A bipartisan bill that would help tribes address homeless in their communities is due for passage in the U.S. House of Representatives
, the Tribal Access to Homeless Assistance Act,
does something rather simple. The bill makes makes tribes and tribal housing entities eligible for the same types of grants that are already available
to other communities.
"To say the least, the rate of homeless among Native Americans living on tribal lands is alarmingly high," Rep. Denny Heck
(D-Washington), the sponsor of the measure, said at a markup session on September 18
House Committee on Financial Services: Full Committee Markup Part 1 - September 18, 2019
The data indeed is staggering. According to a recent report from the Department of Housing and Urban Development
, between 42,000 and 85,000 American Indians and Alaska Natives living on tribal lands are experiencing homelessness, which often leads to overcrowding, another major issue in Indian Country.
The report, Housing Needs of American Indians and Alaska Natives in Tribal Areas
, noted that tribes can tap into existing funding streams to provide housing for their people. But they are not eligible for the McKinney-Vento Homeless Assistance program
, which is in fact the government’s largest homeless assistance program.
"Making tribes eligible recipients of these homelessness assistance is a step toward fixing tribal housing issues and solving the hidden crisis of homelessness on tribal lands," said Rep. Patrick McHenry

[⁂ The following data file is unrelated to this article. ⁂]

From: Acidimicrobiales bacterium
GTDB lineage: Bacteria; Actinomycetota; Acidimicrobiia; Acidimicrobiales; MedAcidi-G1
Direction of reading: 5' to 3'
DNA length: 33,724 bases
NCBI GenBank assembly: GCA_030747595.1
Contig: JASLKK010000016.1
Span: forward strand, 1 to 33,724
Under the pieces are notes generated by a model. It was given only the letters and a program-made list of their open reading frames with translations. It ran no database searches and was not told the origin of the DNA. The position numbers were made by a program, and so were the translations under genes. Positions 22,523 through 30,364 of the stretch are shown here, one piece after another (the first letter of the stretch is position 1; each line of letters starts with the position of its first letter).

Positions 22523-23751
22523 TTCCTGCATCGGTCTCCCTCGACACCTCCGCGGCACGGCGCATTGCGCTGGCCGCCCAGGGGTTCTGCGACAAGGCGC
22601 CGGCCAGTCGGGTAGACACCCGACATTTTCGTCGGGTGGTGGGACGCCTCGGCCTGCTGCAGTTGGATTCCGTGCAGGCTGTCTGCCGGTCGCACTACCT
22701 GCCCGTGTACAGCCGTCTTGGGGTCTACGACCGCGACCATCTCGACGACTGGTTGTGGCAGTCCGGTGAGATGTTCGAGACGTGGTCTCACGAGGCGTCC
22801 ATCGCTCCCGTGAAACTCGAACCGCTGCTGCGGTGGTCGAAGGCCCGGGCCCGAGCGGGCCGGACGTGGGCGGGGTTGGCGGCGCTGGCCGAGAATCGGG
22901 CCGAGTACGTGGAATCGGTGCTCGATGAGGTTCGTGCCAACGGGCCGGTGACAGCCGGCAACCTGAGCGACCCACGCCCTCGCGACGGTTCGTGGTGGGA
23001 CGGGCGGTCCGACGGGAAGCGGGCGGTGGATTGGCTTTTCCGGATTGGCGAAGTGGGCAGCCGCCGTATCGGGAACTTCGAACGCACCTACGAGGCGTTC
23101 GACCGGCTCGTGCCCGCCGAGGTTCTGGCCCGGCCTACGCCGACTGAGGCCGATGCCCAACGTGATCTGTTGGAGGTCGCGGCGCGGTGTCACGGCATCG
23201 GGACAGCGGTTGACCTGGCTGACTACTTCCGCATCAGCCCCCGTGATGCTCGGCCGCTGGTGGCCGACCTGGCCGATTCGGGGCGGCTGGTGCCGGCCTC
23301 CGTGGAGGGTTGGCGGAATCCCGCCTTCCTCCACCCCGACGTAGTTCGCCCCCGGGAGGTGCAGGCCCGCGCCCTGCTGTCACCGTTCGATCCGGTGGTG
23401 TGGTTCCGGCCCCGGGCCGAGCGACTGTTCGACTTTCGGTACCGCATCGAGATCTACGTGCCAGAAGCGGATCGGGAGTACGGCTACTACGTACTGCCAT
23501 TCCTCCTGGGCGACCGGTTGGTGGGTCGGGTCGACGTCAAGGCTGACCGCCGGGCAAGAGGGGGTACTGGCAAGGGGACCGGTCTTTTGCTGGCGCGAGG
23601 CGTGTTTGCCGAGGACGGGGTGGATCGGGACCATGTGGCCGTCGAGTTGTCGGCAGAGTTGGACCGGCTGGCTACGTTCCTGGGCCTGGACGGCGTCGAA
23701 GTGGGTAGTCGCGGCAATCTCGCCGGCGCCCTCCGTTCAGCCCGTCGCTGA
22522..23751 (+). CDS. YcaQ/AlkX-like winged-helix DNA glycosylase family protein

(R-North Carolina), the senior-most Republican on the House Committee on Financial Services
, which approved the bill during the markup
H.R.4029 is scheduled to clear the Democratic-controlled House on Monday afternoon under a suspension of the rules, according to the Majority Leader's calendar
. The process is typically used for bills that are considered non-controversial in nature.
The U.S. Senate
version of the bill is S.2282
. It too has bipartisan support
"We know that widespread homelessness is happening on tribal lands, and yet tribes aren’t able to get or apply for most federal funds to fight homelessness,” said Sen. Tina Smith
(D-Minnesota), a new member of Congress who serves on the Senate Committee on Indian Affairs
. “This bill would fix that and give tribal governments the same access to federal housing grant programs as county and local governments. I’ve heard about this directly from Minnesotans, and this is one step that we know we can take right now to reduce homelessness.”
“By giving tribes the ability to access funds specifically designed for homeless assistance, this legislation is an important step towards ending the cycle of chronic homelessness plaguing so many Native communities," said Sen. Lisa Murkowski
(R-Alaska), who also serves on Indian Affairs. "Every American deserves to have access to a safe and stable living environment that enhances their long-term health and well-being.”
The bill has yet to be considered in the Senate, which is controlled by Republicans.
To watch the House of Representatives session, tune into live.house.gov
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